In this one-hour workshop, I will walk you through how to encapsulate even the most epic of tales into that dreadful “elevator pitch.” We will cover the components of a strong log-line and learn red flags telling us when we need to dig deeper. The last hour of class we will workshop log-lines.
The first ten signups will be used as examples that we will workshop in the second hour of class. So get your log-line fixed for FREE by signing up ASAP.
For those who need help building a platform and keeping it SIMPLE, pick up a copy of my latest social media/branding book Rise of the Machines—Human Authors in a Digital World on AMAZON, iBooks, or Nook.
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I am off to THRILLERFEST in NYC, and I’m sure it will be thrilling….bada bump *snare*. Today, I want to talk about some fundamentals. We can have all the talent in the world, but without these five ingredients, we will be hard-pressed to ever reach our dreams.
This should be a, “Yeah, no duh,” but, sadly, it isn’t. I meet a lot of people who say they want to be a professional author, but the second they face any opposition or criticism they give up. Here’s the thing:
If we truly LOVE it, we won’t give up.
One of my favorite stories is about a music master who traveled village to village in search of proteges to train. A young boy who played the violin practiced extra hard in anticipation of being chosen. On the given day, he played for the master and, at the end, the master said, “No, you don’t love music enough.” Heartbroken, the boy ran home.
A year later, the same master came to the village and spotted the boy. The master asked if he was going to audition. The boy crossed his arms and replied, “No. Your comment hurt me to the core. I put the violin away and haven’t touched it since.” To which the master replied, “I told you you didn’t love music enough.”
If we love writing, NOTHING can stop us. My motto in regards to writing comes from Hannibal:
Aut viam inveniam aut facial.
I will either find a way or I will make one.
Again, writers write. One of the main reasons I am such a proponent of blogging is that it trains writers for a professional pace. It trains us to meet deadlines. Disciplined people work no matter what, and they finish what they start. Amateurs and the immature flit from thing to thing. Professionals and genuine artists dig in and complete the task.
Will all of us have this self-discipline in the beginning? No. Most of us don’t. Self-discipline is a muscle of character, and it needs to be trained and built just like biceps. Every time we stick to something when the siren’s song of a new shiny tempts us to start something new, we get stronger.
Great writers know they always have more to learn. Read, find mentors, and learn to admit shortcomings. None of us are perfect. We all have strengths and weaknesses. Those who readily admit flaws and seek help and training? We stand far better chances of succeeding long-term.
I used to have a problem with deadlines and self-discipline. I had the attention span of a crack-addicted fruit bat. That was why I began blogging. I knew that those character flaws would always limit me. Even though it was embarrassing to admit I had some deep flaws, it would have been impossible to ever combat that weakness if I hadn’t mustered the courage and humility to recognize where I fell fatally short.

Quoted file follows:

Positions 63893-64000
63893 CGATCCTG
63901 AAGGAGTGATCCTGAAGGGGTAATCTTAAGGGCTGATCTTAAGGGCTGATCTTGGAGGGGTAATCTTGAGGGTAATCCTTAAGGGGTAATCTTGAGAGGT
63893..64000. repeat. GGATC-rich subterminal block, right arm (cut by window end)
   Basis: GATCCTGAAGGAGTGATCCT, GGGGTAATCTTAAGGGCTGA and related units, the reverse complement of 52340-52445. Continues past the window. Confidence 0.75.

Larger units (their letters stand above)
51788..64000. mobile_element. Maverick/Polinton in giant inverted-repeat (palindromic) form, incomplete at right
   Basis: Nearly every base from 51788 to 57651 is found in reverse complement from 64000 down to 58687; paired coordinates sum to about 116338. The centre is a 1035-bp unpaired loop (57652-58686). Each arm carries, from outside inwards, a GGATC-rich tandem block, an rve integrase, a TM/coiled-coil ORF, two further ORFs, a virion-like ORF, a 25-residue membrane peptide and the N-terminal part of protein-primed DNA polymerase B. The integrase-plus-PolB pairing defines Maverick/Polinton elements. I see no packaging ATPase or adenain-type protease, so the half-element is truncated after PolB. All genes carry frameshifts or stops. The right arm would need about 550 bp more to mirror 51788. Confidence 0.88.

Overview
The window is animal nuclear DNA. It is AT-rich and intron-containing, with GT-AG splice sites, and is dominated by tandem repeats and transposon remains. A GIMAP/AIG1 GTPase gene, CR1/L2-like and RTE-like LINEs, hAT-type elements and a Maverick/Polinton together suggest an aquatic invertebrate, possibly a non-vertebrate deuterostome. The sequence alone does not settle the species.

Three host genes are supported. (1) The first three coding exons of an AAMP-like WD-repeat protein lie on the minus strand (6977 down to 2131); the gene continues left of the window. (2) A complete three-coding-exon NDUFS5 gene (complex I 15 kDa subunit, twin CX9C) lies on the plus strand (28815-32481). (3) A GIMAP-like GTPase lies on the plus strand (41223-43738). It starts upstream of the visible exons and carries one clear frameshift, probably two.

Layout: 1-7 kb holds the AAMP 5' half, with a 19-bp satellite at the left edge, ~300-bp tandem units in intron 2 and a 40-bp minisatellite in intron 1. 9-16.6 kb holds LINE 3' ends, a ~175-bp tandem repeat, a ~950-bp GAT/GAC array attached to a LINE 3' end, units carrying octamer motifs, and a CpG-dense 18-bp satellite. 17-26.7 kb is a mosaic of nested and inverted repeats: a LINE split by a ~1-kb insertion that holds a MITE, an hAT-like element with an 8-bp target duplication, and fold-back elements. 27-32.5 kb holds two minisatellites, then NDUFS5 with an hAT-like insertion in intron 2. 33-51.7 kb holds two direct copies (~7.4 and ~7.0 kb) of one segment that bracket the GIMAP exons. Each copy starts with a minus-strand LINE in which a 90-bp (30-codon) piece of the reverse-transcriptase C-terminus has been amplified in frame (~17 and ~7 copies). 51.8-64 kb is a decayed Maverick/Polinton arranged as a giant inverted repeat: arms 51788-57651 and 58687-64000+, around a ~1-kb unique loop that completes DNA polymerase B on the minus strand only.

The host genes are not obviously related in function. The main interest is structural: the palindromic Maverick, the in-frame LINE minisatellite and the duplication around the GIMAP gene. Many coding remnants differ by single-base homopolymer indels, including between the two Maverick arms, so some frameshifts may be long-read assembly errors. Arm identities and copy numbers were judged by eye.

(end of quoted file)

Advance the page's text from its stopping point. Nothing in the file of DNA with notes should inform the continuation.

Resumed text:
It is okay to be imperfect. It is okay to be new. It is okay to not know everything. When we are humble enough to admit we need help, that is the first step toward authentic growth and change.
Healthy Relationship with Failure
I have said this many times, If we aren’t failing, then we aren’t doing anything interesting. Expect failure. Better yet, embrace failure.
We will learn far more from failure than success. The trick is to learn. What went wrong? How can we do it better? What ingredient is missing?
One of my favorite quotes is, “Persistence prevails when all else fails.” We must have bulldog tenacity to do anything remarkable. Anyone can start something. We have feelings and other people cheering us on. It’s when the new wears off and the dream looks more like work that most of us fall short. Hey, I’ve been there. This last leg of trying to get out my new book before Thrillerfest (my own self-imposed deadline)? I thought it would kill me. It’s so easy to be just in reach of the finish line and tap out.
DON’T. Keep pressing.
What are some character traits that you might add? What do you struggle with? What area gives you the most trouble? What have you done to make it better? What is some advice you would like to share?
I love hearing from you!
To prove it and show my love, for the month of July, everyone who leaves a comment I will put your name in a hat. If you comment and link back to my blog on your blog, you get your name in the hat twice. What do you win? The unvarnished truth from yours truly. I will pick a winner once a month and it will be a critique of the first 20 pages of your novel, or your query letter, or your synopsis (5 pages or less).
NOTE: My prior two books are no longer for sale, but I am updating them and will re-release. My new book, Rise of the Machines–Human Authors in a Digital World is NOW AVAILABLE.
At the end of July I will pick a winner for the monthly prize. Good luck!